With everyone wanting cleaner air, less congestion, and safer roads, FORS offers valuable benefits for local authority contract specifiers and is why an increasing number are making FORS a condition of business. https://www.fors-online.org.uk/cms/specifying-fors/
Urban Movement is a design practice characterised by a strong desire to improve our streets, public spaces, and transport infrastructure. We innovate yet still deliver, exploring new ways of approaching conventional tasks. We work creatively with an emphasis on team-work across our different areas of expertise, collaborating closely, unified by the ambition to continue to create better streets and spaces that work, and which people enjoy.
We are an inter-disciplinary team with all the skills necessary to work creatively and flexibly in all urban environments. This inter-disciplinary approach to street and public space design enables us to rigorously analyse, question and use a full variety of technical data, based on which we develop innovative solutions for complex environmental, physical, economic and social problems.
We comprise significant expertise and experience in the key disciplines of transport planning, traffic engineering, landscape architecture and urban design. Our portfolio comprises a wide range of planning and design responses to different challenges, and covers the following categories of work:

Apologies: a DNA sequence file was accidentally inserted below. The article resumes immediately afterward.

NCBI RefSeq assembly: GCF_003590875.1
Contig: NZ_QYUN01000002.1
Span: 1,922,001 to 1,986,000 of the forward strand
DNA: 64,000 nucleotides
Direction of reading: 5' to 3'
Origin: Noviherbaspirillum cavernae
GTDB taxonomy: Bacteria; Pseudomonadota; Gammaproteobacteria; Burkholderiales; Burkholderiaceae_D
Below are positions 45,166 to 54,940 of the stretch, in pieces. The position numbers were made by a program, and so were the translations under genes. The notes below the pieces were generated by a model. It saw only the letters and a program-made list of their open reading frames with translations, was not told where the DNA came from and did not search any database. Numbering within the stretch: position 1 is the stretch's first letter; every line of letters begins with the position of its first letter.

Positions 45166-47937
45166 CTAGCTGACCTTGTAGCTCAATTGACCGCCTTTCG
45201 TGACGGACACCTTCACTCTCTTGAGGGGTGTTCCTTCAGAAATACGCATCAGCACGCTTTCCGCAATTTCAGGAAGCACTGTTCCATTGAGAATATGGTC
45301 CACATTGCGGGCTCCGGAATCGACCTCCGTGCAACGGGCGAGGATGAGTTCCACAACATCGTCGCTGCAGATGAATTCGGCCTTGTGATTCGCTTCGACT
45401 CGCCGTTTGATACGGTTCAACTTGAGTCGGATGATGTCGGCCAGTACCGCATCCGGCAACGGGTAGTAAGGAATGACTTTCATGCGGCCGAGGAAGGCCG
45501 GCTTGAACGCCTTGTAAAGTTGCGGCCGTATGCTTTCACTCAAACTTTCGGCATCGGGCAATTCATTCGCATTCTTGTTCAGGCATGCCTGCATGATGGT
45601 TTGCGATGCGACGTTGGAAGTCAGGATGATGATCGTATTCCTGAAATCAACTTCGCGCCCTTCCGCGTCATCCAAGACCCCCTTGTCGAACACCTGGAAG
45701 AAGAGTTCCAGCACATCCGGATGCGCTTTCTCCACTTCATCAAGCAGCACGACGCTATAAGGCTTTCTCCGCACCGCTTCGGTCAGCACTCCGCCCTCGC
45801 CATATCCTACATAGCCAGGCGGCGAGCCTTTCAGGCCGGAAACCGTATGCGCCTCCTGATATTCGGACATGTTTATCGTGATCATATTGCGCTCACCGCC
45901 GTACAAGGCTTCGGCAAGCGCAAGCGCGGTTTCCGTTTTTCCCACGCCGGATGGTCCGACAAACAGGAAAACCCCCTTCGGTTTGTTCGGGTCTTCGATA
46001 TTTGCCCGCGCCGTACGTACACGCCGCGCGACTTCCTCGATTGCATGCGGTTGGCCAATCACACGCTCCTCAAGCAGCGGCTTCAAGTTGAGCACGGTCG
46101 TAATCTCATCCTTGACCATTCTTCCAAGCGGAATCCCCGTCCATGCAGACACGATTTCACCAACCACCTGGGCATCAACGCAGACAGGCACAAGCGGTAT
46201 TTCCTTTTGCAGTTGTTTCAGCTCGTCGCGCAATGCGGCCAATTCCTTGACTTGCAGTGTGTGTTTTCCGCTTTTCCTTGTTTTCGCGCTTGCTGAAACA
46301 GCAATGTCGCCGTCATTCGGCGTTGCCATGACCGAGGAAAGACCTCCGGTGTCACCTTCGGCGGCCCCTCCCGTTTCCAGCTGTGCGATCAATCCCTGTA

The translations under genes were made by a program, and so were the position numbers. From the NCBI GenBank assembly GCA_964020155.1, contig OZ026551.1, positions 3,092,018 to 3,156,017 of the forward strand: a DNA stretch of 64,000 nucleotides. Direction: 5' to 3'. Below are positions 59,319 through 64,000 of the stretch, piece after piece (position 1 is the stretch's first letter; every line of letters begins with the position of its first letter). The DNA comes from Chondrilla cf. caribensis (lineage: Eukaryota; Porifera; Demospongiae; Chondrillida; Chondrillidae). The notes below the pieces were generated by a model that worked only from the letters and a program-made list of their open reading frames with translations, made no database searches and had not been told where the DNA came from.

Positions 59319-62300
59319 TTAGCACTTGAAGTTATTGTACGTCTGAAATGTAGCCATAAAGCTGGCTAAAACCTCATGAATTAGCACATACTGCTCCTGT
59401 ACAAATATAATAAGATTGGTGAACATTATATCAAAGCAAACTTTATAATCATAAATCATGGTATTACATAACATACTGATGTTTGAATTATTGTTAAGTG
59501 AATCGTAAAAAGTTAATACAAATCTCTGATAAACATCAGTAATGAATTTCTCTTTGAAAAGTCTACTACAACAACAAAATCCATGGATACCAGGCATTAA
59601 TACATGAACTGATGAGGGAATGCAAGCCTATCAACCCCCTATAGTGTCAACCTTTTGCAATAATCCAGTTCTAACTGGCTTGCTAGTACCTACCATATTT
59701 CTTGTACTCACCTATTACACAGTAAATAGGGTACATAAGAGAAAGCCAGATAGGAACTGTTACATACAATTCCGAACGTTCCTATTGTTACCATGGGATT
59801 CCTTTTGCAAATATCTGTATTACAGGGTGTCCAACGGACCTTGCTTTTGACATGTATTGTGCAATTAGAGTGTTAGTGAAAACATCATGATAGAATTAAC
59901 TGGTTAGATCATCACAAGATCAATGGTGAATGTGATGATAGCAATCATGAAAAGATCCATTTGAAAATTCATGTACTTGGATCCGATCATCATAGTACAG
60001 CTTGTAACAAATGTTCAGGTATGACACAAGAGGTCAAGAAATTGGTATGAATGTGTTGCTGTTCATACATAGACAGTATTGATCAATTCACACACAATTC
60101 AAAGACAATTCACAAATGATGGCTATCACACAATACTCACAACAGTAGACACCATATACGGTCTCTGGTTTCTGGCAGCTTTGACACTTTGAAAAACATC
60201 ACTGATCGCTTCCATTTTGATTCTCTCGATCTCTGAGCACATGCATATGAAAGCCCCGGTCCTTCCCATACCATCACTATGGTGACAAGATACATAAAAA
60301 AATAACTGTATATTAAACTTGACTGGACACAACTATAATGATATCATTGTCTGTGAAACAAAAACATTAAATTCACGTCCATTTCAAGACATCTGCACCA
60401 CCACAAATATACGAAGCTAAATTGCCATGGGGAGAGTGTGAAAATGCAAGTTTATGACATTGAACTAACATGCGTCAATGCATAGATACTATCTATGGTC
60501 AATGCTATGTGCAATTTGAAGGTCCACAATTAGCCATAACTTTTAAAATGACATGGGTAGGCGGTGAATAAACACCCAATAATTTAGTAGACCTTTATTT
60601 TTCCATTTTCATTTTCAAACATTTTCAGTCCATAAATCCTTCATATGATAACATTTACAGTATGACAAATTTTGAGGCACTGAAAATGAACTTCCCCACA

TfL is responsible for London's network of principal routes, structures and services including:
In terms of roads, TfL controls the Transport for London Road Network which at 580km accounts for 5% of London’s roads, but carries 33% of London’s traffic.
Road Space management is the department within TfL responsible for designing, managing and operating the TLRN network.
More than 27 million journeys are made across London every day, from local walks to deliveries, cycle trips to the daily commute.
In order to keep London moving and meet future demand, our road network and the way we manage it needs to be modernised. As part of our Road Modernisation Plan innovative designs are being implemented to transform cycling in London and to improve the environment for all road users.
See.Sense exists to make cycling better for everyone, with their award-winning bike lights giving cyclists more visibility on their ride, and cities more information on their roads. Their lights (which are used by more than 30,000 cyclists across 70 countries) shine brightly both in daylight and at nighttime, react to moments when a cyclist may be at risk by automatically flashing brighter and faster, and can detect any road issues or poor route conditions that a cyclist faces. Through the See.Sense mobile app, the cyclist is then able to share these insights anonymously with Planners to help them improve public safety, reduce congestion and lower pollution in cities.
You can find out more about See.Sense's work to make cycling safer, more convenient and more enjoyable for everyone at seesense.cc.
Did you know that by 2050 around 70% of the world’s population will live in cities?